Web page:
By Victoria Weldon Reporter
They are the polarising structures at the heart of the Scottish
Government’s plans for a cleaner, greener energy supply.
Wind turbines have long attracted controversy in Scotland, with some
arguing they are a blight on scenery and tourism as others hail them as a
symbol of the country’s progressive outlook on renewables.
That argument is now set to intensify as moves are being made to almost
double the size of turbines nearing the end of their lifespans, according
to a new report.
The plans have also prompted environmental concerns as it would cause
further disruption to Scotland’s peatland – which most turbines are built
on – damaging the soil’s vital carbon cutting resource.
Mountaineering Scotland said the move would “increase the visual impact”on
Scotland’s mountains and landscapes, and called for the “environmental and
aesthetic impact on the landscape” to be made a “key consideration”.
Environment Protection Scotland also said that the report, by researchers
at the Universities of Glasgow and Aberdeen, raises questions over the
development of windfarm policy in Scotland.
Charity spokesman John Bynorth said: “Scotland’s peatlands have a powerful
natural role to play in slowing climate change through carbon capture and
everything must be done to prevent damage to this vital part of our
“Research by scientists has also found that even the ‘wake’ from wind
turbines can have an impact on air temperatures and humidity, impacting on
the temperature of soil and on the surface of soil – so it’s clear that
digging deeper or wider foundations in which to place bigger and more
powerful windfarms will also potentially have a damaging impact on
Scotland’s environment.”
The report reveals that Scotland is home to more than 3,200 operational
wind turbines, with a further 2,300 either under construction or awaiting
planning permission.
The majority of these (74 per cent) are on peatland.
Renewable energy accounted for around 60% of the country’s gross annual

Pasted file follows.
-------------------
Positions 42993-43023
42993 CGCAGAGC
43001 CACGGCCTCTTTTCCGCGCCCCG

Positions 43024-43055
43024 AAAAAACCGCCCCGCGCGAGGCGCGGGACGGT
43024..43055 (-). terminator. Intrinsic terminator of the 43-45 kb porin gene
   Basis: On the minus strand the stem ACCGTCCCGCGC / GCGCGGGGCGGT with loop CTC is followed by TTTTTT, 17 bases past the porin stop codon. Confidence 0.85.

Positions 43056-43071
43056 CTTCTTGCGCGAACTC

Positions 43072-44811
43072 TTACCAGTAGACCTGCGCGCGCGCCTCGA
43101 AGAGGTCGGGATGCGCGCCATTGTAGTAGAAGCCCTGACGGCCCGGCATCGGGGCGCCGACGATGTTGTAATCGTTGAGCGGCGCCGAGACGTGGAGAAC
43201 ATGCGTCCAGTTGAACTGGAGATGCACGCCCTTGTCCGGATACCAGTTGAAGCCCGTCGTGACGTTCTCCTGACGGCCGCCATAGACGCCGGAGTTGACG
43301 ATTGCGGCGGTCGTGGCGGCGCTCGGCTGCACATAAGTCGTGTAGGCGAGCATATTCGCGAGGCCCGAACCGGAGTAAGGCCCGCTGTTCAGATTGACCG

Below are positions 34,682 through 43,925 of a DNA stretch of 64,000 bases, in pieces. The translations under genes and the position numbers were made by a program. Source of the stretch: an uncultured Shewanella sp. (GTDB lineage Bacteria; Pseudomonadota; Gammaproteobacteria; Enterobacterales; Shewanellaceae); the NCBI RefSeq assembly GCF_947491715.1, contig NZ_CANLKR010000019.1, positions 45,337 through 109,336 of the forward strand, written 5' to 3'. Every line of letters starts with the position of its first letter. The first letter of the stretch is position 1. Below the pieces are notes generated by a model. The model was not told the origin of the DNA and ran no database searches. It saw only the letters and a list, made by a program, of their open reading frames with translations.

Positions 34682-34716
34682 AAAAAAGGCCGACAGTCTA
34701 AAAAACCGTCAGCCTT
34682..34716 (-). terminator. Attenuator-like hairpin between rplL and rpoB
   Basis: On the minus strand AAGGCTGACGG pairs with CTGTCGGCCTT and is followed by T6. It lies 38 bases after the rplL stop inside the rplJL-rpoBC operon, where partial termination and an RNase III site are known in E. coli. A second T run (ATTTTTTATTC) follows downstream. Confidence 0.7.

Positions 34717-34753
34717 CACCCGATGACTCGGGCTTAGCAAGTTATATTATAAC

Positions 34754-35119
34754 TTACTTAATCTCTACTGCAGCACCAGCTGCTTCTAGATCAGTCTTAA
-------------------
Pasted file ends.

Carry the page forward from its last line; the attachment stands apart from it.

consumption in 2015, up from just 12% in 2000, with much of that increase
attributed to onshore wind farms.
The report revealed that as the turbines come to the end of their lifespan,
usually after around 25 years, they need to be upgraded or replaced via a
process known as repowering.
This means either disturbing the peat by regenerating existing turbine
foundations or creating completely new foundations elsewhere on the site.
The existing turbines would then be increased from 100 metres to roughly
170 metres to harness “better wind”.
Professor Susan Waldron, of the University of Glasgow’s School of
Geographical and Earth Sciences, said that while the damage to peatland is
serious, the “payback time”, i.e. the time it takes before the turbines
become beneficial to the environment, is relatively short.
Research suggests this is usually between two to three years, compared to
the 25-year lifespan of the turbine.
Ms Waldron said the report was”of significance internationally”, and showed
that Scotland is keen to lead the way in repowering, which has only been
done on a small scale so far.
“We’ve completed the most comprehensive and collaborative report on
repowering to date,” she said, adding that it considers “the ecological,
hydrological, biogeochemical and carbon security impacts of the repowering
“This shows that foundations could be re-engineered to take bigger turbines
(for another 30 years), but reusing the foundation generally requires more
construction materials and disturbs the soil as much as a new foundation.”
She added that of the two repowering options,creating new foundations would
be the most environmentally friendly as regeneration involved more
materials and more disruption to the peat.
Friends of the Earth Scotland said the report was a “helpful contribution”
to the developing debate on repowering existing wind farms.
Charity director Dr Richard Dixon said: “Scotland needs to develop our
renewable energy capacity if we want to progress towards a zero carbon
“Increasing onshore wind production, whilst minimising disruption to
communities and the environment, is absolutely key to achieving that aim.
“Through a process of engagement with stakeholders and expert analysis of
the benefits arising, repowered sites can play a significant role in the
decades ahead.
“With careful development on shallower peatland, the net emissions savings
over the lifespan of a turbine project can make a very large contribution
to our collective climate action.”
Scottish Renewables said wind was the cheapest form of green energy and the
Scottish government’s “robust” planning system already factored in the
impact of on carbon emissions.
The Scottish Government said it supported upgrading “in principle” while
protecting the country’s natural heritage, which included assessing and
minimising the “carbon impact” of wind farms on peatland.



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